And the benefits to those on Earth are tremendous. Forget Tang, the space program is responsible for the development of microcomputers, MRI scanners, wireless communications, improved baby foods, shock-absorbing helmets, home security systems, smoke detectors, flat panel televisions, high-density batteries, trash compactors, radiation insulation, digital imaging, laser angioplasty, teflon, programmable pacemakers, ultrasound scanners, automatic insulin pump, portable x-ray device, invisible braces, dental arch wire, palate surgery technology, clean room apparel, Doppler radar, firefighters' radios, lead poison detectors, fire detectors, flame detectors, and literally hundreds of other technologies.

And then there's the whole "all our eggs in one baskets" thing.

Quote:
"Is it worth it? Should we just pull back, forget the whole thing as a bad idea and take care of our own problems at home?"

"No. We have to stay here and there's a simple reason why. Ask ten different scientists about the environment, population control, genetics and you'll get ten different answers, but there's one thing every scientist on the planet agrees on. Whether it happens in a hundred years or a thousand years or a million years, eventually our Sun will grow cold and go out. When that happens, it won't just take us. It'll take Marilyn Monroe and Lao-Tzu and Einstein and ... Buddy Holly and Aristophanes ... and all of this ... all of this was for nothing. Unless we go to the stars." (J. Michael Straczynski)
So I don't wanna hear it anymore. Any one who thinks that one planet is more important than the exploration (and dare I say it, settlement) of space is just not paying attention.

"The earth is the cradle of humanity, but mankind will not stay in the cradle forever." (Konstantin Tsiolkvosky)
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  #29  
Old February 4th, 2003, 03:53 AM
Nurd_boy Nurd_boy is offline
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Quote:
Originally posted by Nurd_boy:
Next on Fox (or anyone of the alphabet networks)...

**TERROR AT THE EDGE OF SPACE***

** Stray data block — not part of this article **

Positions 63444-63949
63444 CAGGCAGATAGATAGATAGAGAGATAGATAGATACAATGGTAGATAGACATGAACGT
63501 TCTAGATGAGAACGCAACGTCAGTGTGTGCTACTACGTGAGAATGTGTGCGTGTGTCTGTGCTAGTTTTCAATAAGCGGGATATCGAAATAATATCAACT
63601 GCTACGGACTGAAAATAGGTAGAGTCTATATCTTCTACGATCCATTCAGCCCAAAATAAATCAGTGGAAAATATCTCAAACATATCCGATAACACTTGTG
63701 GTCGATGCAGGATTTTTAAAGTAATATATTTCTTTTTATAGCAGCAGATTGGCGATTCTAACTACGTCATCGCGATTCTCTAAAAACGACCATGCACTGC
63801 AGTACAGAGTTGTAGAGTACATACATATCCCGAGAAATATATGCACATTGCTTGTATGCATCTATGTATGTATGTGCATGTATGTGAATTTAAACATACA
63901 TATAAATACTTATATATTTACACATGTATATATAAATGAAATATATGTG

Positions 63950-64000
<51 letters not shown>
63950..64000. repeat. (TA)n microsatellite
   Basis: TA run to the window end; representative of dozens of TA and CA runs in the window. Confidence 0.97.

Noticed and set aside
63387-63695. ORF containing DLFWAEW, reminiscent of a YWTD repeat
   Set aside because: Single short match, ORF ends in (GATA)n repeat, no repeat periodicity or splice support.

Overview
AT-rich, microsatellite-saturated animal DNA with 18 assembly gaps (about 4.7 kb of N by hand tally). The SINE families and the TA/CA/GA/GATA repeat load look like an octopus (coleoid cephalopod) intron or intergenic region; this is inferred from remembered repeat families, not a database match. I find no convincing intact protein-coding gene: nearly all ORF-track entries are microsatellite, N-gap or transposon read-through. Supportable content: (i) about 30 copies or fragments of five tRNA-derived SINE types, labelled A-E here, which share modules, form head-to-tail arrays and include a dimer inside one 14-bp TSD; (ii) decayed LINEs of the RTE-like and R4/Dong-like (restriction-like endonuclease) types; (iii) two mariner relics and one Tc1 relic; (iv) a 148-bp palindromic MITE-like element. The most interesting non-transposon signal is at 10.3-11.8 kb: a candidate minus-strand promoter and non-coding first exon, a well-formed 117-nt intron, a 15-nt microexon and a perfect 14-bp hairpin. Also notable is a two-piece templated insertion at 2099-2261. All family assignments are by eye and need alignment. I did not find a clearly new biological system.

The space shuttle Columbia story

on the 'movie of the week'....

I was being sarcastic...the way the news just goes on and on when they don't have a clue, then comes up with some way to exploit a disaster for ratings gets me too angry to think straight....

Next, will be the politicoes that will use this to put themselves in a better light....I saw congressmen and senators (of both parties) after WTC blatantly using the situation for political gain WHILE talking about 'by-partisanism' and 'united blah, blah, blah' and the networks (ofcourse) just lapped it up like thirsty dogs....just wait and see, its coming, first will be an appropriate PC mourning period (usually little more than lip service) then the jockiing for position to make the best use of the situation.

I'd give it a week or two, THEN it begins...watch what comes out of DC, the blame game, who blames whome....

yes, I'm cynical, but just watch over the coming weeks and tell me who the real ghouls are, the guy that is willing to make a quick buck, or the ones that will use misery as a tool ?

[img]graemlins/file_28.gif[/img]
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  #30  
Old February 4th, 2003, 10:43 AM
GBoyett GBoyett is offline
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Before we all start bitching and moaning about cuts and blaming one group or another, I think we should all research the full details on budgetting and the decisions made. You all might find that non-monetary issues lead to the tragedy. Then again it could just be "Accidents do happen and things break".

One story this morning (Tue. 2/4) suggested a weaker glue was used, and reason for the changed was suspected environmental issues.